- Stanford has created a scorecard of models on (draft) EU AI Act compliance. TLDR, compliance is woeful. And despite that I’ve heard from Europeans that Brussels found even the attempt in this scorecard somewhat laughably incomplete.
- Here’s an interesting attempt at benchmarking “factuality”.
- Wikipedia has a good presentation on how they’re using Machine Learning. Interestingly for the availability point, for translation, they’re moving away from third-party hosted models and towards self-hosted models—something that would have been difficult to picture a few years ago. But they also note that their new LLM-based spam-prevention tooling is “heavy on computation resources”.
- Allen Institute drops a truckload of training data under an open(ish) “medium-risk” license. Good news: the documentation is, as best as I can tell, best-in-class. Bad news: there’s a lot of it and I still haven’t fully digested it yet.
- Meta steamrolls on with new translation model and new (very powerful?) code model.
In this section: open is at its best when it is joyful. ML has both joy, and darker counter-currents—let’s discuss them.
- One of my favorite areas for open content is so-called “Galleries, Libraries, and Museums”—GLAM. Here’s a guide from Hugging Face on using ML for GLAM.
- I’ve been interested in technology as a tool for democratic deliberation since the late 1990s, and here’s an attempt at using “LLMs for Scalable Deliberation”. I don’t think you can reason your way out of the deep bias problems here (that’s what torpedoed my writing about it in 2000-2001), but it’s still an interesting thought experiment.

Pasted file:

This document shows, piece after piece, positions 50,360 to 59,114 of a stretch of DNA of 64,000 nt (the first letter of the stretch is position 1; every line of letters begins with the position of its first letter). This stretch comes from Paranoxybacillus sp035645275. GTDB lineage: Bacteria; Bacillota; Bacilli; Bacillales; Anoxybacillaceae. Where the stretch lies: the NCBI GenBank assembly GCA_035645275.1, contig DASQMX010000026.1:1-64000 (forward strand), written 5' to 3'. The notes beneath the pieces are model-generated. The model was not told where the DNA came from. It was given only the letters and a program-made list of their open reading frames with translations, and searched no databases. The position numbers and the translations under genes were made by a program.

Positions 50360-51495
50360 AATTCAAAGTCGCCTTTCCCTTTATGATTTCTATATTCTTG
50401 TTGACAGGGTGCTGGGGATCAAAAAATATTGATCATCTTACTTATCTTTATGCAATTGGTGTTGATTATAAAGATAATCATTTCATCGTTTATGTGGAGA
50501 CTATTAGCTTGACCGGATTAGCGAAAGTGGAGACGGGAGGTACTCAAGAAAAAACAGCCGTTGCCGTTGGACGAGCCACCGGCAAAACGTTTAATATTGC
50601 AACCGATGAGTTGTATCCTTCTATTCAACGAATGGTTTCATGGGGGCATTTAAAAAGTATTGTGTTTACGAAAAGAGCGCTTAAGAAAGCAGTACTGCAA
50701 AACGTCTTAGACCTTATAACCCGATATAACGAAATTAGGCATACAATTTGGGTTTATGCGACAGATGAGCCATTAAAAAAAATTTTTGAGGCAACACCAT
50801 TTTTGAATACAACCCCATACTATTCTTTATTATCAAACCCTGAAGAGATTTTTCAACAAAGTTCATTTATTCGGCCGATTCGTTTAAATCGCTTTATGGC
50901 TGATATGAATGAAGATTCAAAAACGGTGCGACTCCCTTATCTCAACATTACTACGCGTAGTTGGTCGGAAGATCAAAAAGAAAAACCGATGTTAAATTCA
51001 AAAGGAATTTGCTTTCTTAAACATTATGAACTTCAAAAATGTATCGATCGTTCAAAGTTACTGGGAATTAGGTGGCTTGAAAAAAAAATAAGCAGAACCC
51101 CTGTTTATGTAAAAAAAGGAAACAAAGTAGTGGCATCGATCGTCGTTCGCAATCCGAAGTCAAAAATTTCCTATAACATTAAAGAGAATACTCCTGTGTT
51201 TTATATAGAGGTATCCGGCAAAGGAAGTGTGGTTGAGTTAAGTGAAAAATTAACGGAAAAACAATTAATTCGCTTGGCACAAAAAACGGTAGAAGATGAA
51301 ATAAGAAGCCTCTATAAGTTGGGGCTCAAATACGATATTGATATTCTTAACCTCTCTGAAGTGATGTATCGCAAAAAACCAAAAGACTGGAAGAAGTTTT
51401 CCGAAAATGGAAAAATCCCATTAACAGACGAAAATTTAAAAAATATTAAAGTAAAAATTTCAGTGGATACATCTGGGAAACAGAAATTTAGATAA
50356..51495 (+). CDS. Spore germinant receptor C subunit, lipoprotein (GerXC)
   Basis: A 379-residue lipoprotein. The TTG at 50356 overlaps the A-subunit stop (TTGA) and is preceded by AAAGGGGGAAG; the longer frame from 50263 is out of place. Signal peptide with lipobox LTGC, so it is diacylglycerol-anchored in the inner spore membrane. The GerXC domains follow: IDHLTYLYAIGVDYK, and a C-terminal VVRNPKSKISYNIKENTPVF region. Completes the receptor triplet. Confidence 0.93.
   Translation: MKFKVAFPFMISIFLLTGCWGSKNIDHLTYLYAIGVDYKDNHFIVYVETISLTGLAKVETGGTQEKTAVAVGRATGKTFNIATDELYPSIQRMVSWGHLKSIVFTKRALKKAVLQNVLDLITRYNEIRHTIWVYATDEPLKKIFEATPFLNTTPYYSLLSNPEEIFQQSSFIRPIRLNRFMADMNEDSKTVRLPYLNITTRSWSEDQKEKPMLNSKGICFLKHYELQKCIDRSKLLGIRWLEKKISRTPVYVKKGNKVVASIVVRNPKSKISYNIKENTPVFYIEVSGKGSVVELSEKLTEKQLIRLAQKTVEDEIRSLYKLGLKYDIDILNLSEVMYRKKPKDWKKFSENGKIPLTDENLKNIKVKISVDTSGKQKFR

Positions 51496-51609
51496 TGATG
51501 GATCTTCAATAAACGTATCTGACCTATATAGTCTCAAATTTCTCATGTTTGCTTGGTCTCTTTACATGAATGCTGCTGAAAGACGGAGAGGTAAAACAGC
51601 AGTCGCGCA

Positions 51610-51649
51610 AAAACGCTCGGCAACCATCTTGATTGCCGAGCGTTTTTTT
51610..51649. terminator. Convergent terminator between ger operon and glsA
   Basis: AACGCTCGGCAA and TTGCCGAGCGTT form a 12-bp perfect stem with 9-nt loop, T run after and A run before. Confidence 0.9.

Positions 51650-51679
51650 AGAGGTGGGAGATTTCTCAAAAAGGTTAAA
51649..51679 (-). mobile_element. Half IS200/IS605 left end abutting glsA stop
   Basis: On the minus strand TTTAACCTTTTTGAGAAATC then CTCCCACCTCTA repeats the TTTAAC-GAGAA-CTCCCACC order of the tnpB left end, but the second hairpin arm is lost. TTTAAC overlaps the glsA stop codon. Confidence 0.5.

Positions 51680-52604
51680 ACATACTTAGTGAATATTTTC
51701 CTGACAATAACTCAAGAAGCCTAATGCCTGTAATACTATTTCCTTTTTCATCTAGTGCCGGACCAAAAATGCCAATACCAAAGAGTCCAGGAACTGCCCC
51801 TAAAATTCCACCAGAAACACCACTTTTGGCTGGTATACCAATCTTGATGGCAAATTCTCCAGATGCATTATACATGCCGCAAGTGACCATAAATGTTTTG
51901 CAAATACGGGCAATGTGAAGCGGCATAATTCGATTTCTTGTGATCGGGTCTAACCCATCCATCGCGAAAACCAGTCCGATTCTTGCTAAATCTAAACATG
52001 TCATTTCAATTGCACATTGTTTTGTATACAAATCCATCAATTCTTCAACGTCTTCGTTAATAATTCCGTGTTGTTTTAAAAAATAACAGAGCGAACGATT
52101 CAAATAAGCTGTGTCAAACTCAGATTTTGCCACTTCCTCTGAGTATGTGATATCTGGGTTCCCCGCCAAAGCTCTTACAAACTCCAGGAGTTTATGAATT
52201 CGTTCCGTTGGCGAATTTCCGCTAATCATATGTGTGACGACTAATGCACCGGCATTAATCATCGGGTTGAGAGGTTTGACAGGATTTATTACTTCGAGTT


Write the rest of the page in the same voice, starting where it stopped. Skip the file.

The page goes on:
- Using LLMs to generate SQL is the kind of thing that might be very empowering for a lot of people who want to query data but don’t know SQL. Or (given that state of the art accuracy is only 80%) it might drive a lot of frustration. In either case, note that this is being done with open(ish) foundation models; I suspect Snowflake would otherwise not have the capacity to do this.
- Today in impacting the “real world”: using models to reduce the climate impact of plane flights.
In this section: ML is going to change open—not just how we understand it, but how we practice it.
Creating new things
I’ve enjoyed toying with this new, focused-on-a-fun-frontend-to-customization ML tool from a team of Mozilla vets. Recommend playing with it. The core insight: “view and edit prompt” now has a lot of vibes similar to “view source” in the early days of the web.